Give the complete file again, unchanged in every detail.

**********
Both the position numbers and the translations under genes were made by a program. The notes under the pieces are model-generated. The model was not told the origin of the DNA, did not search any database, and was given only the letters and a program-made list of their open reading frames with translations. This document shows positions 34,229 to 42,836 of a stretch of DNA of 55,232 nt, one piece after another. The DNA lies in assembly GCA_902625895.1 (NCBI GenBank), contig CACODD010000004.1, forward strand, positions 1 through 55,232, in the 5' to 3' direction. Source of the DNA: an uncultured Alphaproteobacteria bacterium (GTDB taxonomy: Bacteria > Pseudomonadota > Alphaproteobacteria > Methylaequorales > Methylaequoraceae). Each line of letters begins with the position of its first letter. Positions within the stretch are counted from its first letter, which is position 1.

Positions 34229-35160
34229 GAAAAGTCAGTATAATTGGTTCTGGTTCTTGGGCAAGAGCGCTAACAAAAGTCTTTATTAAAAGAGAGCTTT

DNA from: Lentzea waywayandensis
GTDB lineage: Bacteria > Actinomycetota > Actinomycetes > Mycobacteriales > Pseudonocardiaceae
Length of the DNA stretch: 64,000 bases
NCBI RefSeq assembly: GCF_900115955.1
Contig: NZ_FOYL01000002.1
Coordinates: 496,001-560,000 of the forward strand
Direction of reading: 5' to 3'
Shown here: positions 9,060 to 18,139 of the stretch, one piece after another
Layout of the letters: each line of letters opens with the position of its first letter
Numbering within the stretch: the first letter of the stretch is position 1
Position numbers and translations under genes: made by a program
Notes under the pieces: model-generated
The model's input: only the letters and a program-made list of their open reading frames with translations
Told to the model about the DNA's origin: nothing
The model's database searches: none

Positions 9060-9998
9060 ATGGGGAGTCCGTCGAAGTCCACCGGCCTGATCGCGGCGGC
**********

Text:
Both the position numbers and the translations under genes were made by a program. The notes under the pieces are model-generated. The model was not told the origin of the DNA, did not search any database, and was given only the letters and a program-made list of their open reading frames with translations. This document shows positions 34,229 to 42,836 of a stretch of DNA of 55,232 nt, one piece after another. The DNA lies in assembly GCA_902625895.1 (NCBI GenBank), contig CACODD010000004.1, forward strand, positions 1 through 55,232, in the 5' to 3' direction. Source of the DNA: an uncultured Alphaproteobacteria bacterium (GTDB taxonomy: Bacteria > Pseudomonadota > Alphaproteobacteria > Methylaequorales > Methylaequoraceae). Each line of letters begins with the position of its first letter. Positions within the stretch are counted from its first letter, which is position 1.

Positions 34229-35160
34229 GAAAAGTCAGTATAATTGGTTCTGGTTCTTGGGCAAGAGCGCTAACAAAAGTCTTTATTAAAAGAGAGCTTT

DNA from: Lentzea waywayandensis
GTDB lineage: Bacteria > Actinomycetota > Actinomycetes > Mycobacteriales > Pseudonocardiaceae
Length of the DNA stretch: 64,000 bases
NCBI RefSeq assembly: GCF_900115955.1
Contig: NZ_FOYL01000002.1
Coordinates: 496,001-560,000 of the forward strand
Direction of reading: 5' to 3'
Shown here: positions 9,060 to 18,139 of the stretch, one piece after another
Layout of the letters: each line of letters opens with the position of its first letter
Numbering within the stretch: the first letter of the stretch is position 1
Position numbers and translations under genes: made by a program
Notes under the pieces: model-generated
The model's input: only the letters and a program-made list of their open reading frames with translations
Told to the model about the DNA's origin: nothing
The model's database searches: none

Positions 9060-9998
9060 ATGGGGAGTCCGTCGAAGTCCACCGGCCTGATCGCGGCGGC